> Your use of Yahoo! Groups is subject to http://docs.yahoo.com/info/terms/
                    • Julian Bamford
                      Clive (11/12/02) wonders: how much language can you / your S s learn from this kind of activity? [ This activity being watching ungraded TV shows which some
                      Message 10 of 17 , Nov 15, 2002
                      • 0 Attachment
                        Clive (11/12/02) wonders: how much language can you / your S's learn from
                        this kind of activity? ['This activity' being watching ungraded TV shows
                        which some of my lower level students enjoy; I also enjoy watching some
                        Japanese TV shows which I can understand 20% of.]

                        I agree, you can't learn new language. I think you're right that the
                        benefits for lower level students of watching ungraded TV shows--that is,
                        doing ungraded extensive listening--are, as you say "improved listening
                        fluency for already known language, and improved tolerance of ambiguity (or
                        incomprehension)?" To this, I'd add that you sometimes hear words you
                        already know well, but you hear them used in situations you wouldn't
                        expect. This broadens your knowledge of the word.

                        When watching TV shows that you hardly understand, you also meet words
                        that (as you say, Clive) "I seem to have heard a thousand times and get
                        increasingly irritated that I haven't found out what they mean, . . .I'm
                        eventually able to retain the sound of the word, even without its meaning,
                        and look it up in a dictionary later [or, as Rory suggests, look it up
                        right away with an electronic dictionary]. Even then, I may forget the
                        meaning, if I can't remember one of the contexts in which I heard it."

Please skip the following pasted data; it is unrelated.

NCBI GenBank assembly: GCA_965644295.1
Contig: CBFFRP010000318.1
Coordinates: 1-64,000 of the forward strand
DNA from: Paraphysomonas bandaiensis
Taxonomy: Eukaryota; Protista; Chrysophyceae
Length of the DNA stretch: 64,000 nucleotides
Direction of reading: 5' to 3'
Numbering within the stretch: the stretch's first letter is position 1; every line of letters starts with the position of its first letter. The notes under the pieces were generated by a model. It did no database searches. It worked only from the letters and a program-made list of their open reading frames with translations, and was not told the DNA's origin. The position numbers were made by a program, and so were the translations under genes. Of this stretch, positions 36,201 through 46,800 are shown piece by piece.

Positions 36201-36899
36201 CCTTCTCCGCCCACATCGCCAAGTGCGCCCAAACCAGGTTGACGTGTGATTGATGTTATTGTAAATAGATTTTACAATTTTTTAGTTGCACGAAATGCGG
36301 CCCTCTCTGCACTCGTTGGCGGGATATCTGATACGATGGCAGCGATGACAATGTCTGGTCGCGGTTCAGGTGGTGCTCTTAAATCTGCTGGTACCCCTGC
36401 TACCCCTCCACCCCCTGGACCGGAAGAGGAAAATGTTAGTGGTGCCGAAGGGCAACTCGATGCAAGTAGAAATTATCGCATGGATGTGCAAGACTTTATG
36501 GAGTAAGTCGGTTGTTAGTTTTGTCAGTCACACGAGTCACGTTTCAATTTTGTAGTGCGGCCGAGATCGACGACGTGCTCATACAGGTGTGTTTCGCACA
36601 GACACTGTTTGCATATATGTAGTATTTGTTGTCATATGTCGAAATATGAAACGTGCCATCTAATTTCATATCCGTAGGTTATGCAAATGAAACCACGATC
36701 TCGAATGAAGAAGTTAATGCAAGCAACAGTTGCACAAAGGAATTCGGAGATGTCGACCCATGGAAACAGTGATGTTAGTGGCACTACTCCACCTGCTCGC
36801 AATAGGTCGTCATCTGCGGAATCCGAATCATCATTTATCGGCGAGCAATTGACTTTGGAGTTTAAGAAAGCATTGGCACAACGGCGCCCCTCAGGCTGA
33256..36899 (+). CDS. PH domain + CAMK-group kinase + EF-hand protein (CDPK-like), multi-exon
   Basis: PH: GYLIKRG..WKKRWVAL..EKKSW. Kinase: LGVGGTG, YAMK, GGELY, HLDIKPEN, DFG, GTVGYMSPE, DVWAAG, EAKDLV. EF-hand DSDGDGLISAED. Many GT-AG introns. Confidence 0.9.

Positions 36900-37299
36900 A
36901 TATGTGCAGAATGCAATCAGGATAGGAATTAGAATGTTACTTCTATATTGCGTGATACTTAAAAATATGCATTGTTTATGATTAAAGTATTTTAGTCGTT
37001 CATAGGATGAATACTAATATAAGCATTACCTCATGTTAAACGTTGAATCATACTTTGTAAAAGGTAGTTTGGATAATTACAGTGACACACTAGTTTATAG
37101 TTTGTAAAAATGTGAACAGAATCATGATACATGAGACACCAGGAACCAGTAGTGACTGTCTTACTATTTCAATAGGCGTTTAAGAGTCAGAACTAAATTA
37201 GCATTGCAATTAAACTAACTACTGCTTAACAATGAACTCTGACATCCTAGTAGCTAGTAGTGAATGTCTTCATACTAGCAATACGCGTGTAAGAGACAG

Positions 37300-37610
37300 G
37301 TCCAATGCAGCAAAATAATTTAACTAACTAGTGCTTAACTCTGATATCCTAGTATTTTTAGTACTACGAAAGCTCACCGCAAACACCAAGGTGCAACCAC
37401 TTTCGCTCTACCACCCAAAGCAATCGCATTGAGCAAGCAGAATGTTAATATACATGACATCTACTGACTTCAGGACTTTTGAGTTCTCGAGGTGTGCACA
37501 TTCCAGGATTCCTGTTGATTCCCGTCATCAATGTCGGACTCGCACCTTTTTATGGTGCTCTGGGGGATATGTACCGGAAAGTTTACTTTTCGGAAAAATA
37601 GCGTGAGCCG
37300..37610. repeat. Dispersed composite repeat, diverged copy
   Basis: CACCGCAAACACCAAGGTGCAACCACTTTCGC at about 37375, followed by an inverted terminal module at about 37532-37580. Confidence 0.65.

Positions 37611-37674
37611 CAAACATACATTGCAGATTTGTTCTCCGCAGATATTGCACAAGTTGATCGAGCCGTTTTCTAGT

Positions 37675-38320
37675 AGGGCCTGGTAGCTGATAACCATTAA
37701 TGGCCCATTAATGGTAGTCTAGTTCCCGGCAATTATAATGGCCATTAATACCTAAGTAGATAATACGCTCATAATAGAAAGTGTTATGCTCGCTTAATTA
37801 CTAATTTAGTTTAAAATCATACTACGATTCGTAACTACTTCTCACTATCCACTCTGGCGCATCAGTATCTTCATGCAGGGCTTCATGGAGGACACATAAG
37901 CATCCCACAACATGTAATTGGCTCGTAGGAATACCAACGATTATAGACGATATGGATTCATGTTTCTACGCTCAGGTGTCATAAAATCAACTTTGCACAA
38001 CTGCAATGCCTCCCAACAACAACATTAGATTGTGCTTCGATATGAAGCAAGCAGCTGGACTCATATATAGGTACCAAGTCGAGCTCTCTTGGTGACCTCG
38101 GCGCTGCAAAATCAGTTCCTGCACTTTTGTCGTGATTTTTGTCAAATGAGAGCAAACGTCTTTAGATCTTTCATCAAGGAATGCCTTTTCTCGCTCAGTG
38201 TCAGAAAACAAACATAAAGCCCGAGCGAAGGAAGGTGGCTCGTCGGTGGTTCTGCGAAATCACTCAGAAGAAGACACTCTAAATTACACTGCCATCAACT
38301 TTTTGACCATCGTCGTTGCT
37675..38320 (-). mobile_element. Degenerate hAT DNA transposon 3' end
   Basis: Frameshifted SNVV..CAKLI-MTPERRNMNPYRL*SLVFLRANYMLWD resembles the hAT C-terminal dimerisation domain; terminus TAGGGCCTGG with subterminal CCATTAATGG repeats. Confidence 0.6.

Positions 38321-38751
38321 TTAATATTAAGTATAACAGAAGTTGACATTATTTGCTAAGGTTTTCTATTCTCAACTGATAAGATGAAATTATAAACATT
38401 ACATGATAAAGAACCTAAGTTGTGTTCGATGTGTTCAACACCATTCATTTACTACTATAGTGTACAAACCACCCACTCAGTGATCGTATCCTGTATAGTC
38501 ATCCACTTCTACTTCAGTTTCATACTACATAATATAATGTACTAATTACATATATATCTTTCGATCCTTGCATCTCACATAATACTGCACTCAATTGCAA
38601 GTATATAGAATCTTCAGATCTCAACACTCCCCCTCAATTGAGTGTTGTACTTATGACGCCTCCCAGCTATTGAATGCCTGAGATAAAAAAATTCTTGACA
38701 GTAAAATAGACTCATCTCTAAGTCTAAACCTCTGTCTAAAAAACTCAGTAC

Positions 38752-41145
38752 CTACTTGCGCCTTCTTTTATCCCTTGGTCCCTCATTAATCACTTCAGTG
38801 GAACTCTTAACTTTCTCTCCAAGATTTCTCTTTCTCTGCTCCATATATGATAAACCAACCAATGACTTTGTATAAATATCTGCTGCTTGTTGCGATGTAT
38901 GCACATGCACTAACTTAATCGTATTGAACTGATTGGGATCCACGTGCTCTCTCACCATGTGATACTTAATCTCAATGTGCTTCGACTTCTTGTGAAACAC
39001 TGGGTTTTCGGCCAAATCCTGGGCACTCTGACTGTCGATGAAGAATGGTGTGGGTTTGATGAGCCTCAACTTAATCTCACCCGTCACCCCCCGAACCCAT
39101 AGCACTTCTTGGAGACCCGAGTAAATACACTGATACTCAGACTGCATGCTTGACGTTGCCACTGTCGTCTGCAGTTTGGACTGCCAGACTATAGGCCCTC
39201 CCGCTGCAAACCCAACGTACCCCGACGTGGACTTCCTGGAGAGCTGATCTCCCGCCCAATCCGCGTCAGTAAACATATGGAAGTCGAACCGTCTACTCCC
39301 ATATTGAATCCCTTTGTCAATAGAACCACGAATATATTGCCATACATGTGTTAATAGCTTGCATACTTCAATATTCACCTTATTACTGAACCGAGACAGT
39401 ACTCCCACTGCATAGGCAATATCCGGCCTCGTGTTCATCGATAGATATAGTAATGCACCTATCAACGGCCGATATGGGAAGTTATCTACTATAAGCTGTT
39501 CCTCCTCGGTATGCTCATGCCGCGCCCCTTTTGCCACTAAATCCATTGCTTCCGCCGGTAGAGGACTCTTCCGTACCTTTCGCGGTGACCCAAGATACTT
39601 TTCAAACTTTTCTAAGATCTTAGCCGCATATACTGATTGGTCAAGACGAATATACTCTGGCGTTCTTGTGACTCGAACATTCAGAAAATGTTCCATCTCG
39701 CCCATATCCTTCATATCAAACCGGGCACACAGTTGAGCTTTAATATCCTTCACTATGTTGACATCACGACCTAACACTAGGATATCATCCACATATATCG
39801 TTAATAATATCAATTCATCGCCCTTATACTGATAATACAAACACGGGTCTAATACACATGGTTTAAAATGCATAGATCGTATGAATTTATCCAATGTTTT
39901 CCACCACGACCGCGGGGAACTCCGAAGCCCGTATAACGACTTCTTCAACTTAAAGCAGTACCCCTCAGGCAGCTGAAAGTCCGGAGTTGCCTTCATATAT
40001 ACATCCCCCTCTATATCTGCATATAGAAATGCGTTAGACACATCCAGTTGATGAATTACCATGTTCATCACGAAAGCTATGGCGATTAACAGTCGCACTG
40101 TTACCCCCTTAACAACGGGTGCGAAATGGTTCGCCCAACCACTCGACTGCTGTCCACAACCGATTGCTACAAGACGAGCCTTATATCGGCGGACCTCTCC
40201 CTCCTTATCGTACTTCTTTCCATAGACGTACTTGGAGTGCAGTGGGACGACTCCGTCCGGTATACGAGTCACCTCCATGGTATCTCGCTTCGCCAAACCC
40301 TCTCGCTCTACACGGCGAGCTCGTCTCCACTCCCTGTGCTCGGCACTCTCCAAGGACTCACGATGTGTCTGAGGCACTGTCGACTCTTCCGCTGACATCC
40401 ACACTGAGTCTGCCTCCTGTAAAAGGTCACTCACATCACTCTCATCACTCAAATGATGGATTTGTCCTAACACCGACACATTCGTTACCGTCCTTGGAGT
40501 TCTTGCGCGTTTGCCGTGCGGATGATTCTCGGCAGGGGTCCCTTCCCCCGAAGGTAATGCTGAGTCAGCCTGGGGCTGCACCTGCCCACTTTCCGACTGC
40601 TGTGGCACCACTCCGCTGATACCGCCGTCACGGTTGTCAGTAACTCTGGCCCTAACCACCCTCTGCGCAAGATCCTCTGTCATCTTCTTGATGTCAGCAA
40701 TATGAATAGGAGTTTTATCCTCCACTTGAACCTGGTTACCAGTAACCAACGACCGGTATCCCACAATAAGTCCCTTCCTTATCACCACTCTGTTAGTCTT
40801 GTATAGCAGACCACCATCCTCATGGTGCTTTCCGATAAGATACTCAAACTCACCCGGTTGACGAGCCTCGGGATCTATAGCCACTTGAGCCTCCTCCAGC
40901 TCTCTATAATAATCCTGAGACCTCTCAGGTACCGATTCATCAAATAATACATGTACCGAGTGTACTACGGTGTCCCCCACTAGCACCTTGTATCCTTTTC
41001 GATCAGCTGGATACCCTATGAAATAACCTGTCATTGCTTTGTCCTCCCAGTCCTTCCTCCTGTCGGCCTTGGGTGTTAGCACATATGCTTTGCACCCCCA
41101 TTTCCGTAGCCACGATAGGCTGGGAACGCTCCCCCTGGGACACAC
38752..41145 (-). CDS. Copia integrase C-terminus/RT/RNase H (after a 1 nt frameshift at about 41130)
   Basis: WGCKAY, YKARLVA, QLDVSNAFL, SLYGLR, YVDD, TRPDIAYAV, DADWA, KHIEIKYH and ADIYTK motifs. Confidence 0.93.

Perhaps our ability to remember this type of word is in ratio to the
                        frustration we've accumulated in hearing it thousands of times and not
                        understanding. To this group of words, I'd add the words I've learned and
                        forgotten and then meet again in the TV show, and I'm frustrated at not
                        remembering the meaning of this oh-so-familiar word. When I hear such a
                        word, I desperately want to look it up and learn it again.

                        Then Ian wrote, challenging the value of lower-level students listening to
                        ungraded (difficult) TV shows: "Isn't this away from the idea of extensive
                        reading? We wouldn't give a beginning student a level 6 Oxford reader. But
                        aren't we doing this by plopping ourselves down in front of the tv? . . .
                        . I still want to be convinced that watching tv is a worthwhile use of
                        learning time. In my own case, I feel that it was a waste of time until I
                        got to an intermediate level. At that stage I was able to recognise the
                        everyday usuage of words and patterns that I had been studying more formally."

                        I guess it's only a worthwhile use of time if you think it is. Actually,
                        the time I use and the students use is their free time. I know that I'll
                        get more value from the ungraded extensive listening when my Japanese level
                        is higher, but even now, some of the listening is comprehensible, and of
                        value for the reasons Clive mentions above.

                        Bottom line: I agree that, for ungraded extensive listening isn't useful
                        for learning new items until you are at an intermediate or even advanced
                        level. It's value (and pleasure) lie elsewhere.
                        Julian
                      • rube39_@eml.cc
                        Aren t we forgetting something (at least as language learners)? I don t watch Hanshin on TV to learn Japanese, I watch because I am a fan and follow the team.